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I'm 300-350 pounds (136-158 kg). Is this too heavy for trainers such as a Tacx Neo or Wahoo Kickr? Their specifications say 250-275 pounds, so I'm interested in options for heavier riders.

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    Edited to make it less an opinion or shopping question. @PizzaAndCode is encouraged to take the tour. – RoboKaren Feb 10 at 21:35
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    Wattbike is rated to 150kg, and has similar functionality to a Neo/Kickr – Andy P Feb 11 at 9:10
  • Not a direct answer, but have you considered riding road or trail until you're within the supported weight range? – Criggie Feb 11 at 18:52
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Trainers that clip onto your rear wheel aren’t a good option if you’re over their weight limits. They support much of your weight on your rear axle quick release and this can put a lot of stress on components that aren’t designed for this type of static loading. If your bike breaks or the trainer breaks, you don’t have any grounds for a warranty claim or a liability claim if you hurt yourself.

A stationery bike is a much better option as they’re often built more sturdily. Check on Craigslist, they’re often quite cheap especially in the spring when people are clearing out their garages.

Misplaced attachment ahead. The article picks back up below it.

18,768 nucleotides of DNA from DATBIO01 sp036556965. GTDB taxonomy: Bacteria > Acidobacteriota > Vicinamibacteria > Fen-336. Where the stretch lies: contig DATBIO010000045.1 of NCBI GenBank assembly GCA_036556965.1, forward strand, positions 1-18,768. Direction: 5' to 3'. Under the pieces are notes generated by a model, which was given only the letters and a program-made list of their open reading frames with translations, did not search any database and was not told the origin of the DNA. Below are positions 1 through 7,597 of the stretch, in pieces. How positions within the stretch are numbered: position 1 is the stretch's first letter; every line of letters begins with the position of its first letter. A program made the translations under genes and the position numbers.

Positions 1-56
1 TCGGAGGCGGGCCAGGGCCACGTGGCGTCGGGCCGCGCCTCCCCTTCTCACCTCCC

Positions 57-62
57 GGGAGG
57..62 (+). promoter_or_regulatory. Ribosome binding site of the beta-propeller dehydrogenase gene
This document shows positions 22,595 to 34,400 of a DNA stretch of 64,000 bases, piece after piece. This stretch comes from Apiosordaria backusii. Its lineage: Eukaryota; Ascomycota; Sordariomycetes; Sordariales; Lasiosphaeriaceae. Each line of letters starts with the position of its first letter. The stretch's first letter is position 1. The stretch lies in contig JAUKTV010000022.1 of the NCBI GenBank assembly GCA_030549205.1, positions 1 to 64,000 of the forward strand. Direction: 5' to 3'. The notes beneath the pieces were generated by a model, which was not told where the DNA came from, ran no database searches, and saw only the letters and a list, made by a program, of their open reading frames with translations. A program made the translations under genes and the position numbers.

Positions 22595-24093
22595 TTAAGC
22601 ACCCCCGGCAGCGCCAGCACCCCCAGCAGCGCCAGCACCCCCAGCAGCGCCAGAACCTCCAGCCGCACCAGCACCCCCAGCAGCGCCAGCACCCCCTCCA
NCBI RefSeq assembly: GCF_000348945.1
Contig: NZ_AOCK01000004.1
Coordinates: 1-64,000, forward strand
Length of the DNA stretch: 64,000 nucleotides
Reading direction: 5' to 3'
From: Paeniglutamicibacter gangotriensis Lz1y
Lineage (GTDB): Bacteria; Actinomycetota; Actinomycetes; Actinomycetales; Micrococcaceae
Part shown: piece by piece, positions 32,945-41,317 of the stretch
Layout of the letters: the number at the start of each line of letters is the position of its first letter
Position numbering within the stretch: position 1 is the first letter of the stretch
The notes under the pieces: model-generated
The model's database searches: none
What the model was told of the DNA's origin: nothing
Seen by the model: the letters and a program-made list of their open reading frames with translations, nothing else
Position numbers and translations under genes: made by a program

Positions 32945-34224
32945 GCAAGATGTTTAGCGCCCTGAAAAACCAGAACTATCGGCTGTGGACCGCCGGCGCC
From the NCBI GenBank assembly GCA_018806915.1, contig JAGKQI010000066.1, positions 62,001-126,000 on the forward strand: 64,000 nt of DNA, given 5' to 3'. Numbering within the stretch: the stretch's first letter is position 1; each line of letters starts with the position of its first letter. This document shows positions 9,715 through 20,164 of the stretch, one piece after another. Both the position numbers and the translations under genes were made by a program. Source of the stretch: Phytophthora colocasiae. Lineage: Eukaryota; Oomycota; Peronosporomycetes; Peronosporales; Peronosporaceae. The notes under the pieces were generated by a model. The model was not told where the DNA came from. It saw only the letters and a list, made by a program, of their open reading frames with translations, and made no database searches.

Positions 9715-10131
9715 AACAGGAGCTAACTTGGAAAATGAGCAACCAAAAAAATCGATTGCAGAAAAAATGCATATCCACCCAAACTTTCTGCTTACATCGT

Or, go bike outside. There’s almost no unbikeable weather, even Minnesota in the winter — or Minnesota in the summer. (Wink)

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    Fellow Minnesotan eh? Step 1: Start biking outside + some choice of diet. Step 2: bike online :) – PizzaAndCode Mar 8 at 0:28
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How about rollers? If you already own a bike that is suitable for you, then this lets you use the same bike.

https://www.cascadebiketrainers.com/wp-content/uploads/2016/09/rollers-side.jpg

Note that rollers to tend to wear tyres differently to the road, so you may want to fit a set of super-cheap tyres or even get the last wear out of an old tyre.

  • Source for the part about tire wear? The common wisdom is that turbo trainer is the one that destroys tires. – ojs Feb 10 at 21:24
  • @OJS you're right - a turbo trainer that uses the bike's rear tyre to push a resistance roller would also cause wear. A turbo trainer would be more "squared-off" wear compared to the road which more rounded wear. A set of rollers would have wear characteristic somewhere between the two. – Criggie Feb 10 at 23:45
  • @ojs It very much depends on the tyre/roller combination for the turbo. I've seen a GP4000/Elite combo destroy a tyre in 1 session, but on the other hand i've seen a Rubino/Cyclops last years on the same tyre with no apparent wear at all. – Andy P Feb 11 at 9:15
  • @AndyP this is why I wrote "common wisdom", not "fact". The point here was tire wear on rollers compared to turbo trainer, and I would guess the Rubino would also last long on rollers. – ojs Feb 11 at 9:59
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    I thought of rollers and didn’t put them in my answer and I assume the OP is a newly, and if they are close to the weight limit for their bike, they could easily taco their wheels falling over on rollers. – RoboKaren Feb 11 at 16:38

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